Mozilla's inability to match the effectively unlimited resources that Google and Microsoft can pour into their products has made its presence felt. For example, the company recently announced that its upcoming Web app store would not, initially, support Linux.
In forum discussions, Mozilla representatives said that the omission of Linux compatibility was a product of Linux's relatively small user base, compared to Mac OS and Windows. Another comment, however, from product director Asa Dotzler, seems to imply that the company simply doesn't have the personnel to create that support.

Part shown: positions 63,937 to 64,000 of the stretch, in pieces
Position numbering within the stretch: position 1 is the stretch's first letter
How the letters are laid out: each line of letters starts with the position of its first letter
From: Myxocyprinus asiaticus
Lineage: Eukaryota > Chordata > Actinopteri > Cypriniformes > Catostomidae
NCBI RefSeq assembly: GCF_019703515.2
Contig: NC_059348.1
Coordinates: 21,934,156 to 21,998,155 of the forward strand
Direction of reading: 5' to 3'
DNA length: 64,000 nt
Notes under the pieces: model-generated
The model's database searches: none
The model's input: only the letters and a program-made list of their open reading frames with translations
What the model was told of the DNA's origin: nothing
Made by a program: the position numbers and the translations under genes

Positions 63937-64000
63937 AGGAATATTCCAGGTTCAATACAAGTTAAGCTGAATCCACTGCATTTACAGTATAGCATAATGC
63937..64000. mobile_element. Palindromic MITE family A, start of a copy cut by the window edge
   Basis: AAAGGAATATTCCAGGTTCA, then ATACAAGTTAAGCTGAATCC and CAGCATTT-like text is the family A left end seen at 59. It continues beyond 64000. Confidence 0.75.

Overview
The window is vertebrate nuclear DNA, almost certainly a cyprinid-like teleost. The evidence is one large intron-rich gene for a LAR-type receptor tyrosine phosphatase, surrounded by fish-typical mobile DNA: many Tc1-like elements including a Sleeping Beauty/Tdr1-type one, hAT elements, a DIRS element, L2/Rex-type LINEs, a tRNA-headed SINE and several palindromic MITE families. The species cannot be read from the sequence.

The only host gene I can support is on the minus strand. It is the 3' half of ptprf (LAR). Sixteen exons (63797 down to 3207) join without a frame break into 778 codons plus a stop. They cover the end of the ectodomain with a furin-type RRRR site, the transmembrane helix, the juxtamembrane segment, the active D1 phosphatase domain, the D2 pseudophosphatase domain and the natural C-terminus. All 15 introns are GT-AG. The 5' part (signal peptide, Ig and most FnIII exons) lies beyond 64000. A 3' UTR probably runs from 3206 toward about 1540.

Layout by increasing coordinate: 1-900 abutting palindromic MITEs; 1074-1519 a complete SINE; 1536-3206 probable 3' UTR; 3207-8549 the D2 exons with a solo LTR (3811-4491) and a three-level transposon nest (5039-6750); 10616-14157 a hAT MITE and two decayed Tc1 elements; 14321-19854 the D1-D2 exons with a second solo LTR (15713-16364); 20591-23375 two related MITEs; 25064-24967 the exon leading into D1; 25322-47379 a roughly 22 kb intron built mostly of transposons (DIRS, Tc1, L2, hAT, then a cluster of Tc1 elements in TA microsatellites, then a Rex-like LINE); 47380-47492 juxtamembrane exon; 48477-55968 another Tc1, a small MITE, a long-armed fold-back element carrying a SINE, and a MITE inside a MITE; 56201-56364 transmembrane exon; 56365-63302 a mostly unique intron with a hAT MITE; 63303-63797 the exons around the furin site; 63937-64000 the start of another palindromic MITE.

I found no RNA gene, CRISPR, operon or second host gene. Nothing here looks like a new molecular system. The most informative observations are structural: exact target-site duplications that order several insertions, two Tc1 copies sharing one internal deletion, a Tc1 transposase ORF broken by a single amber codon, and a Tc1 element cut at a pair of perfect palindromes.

"Assuming that Mozilla-paid Linux hackers are busy with higher priority items, then we need to find some volunteers to help," he wrote.
Despite its recent troubles, Firefox is still in widespread use, and the browser is but one of a number of projects under the organization's management. Its email client, Thunderbird, is popular in the open-source community and is the default option in Ubuntu, and the Camino Mac Web browser is generally well regarded, if not widely used.
"They still have a strong community and technology," says 451 Research's Lyman.
That said, Mozilla will still likely live and die with its flagship browser. As Chrome continues to gain users and Microsoft gears up for Windows 8, the open-source browser maker has no shortage of major challenges to tackle.
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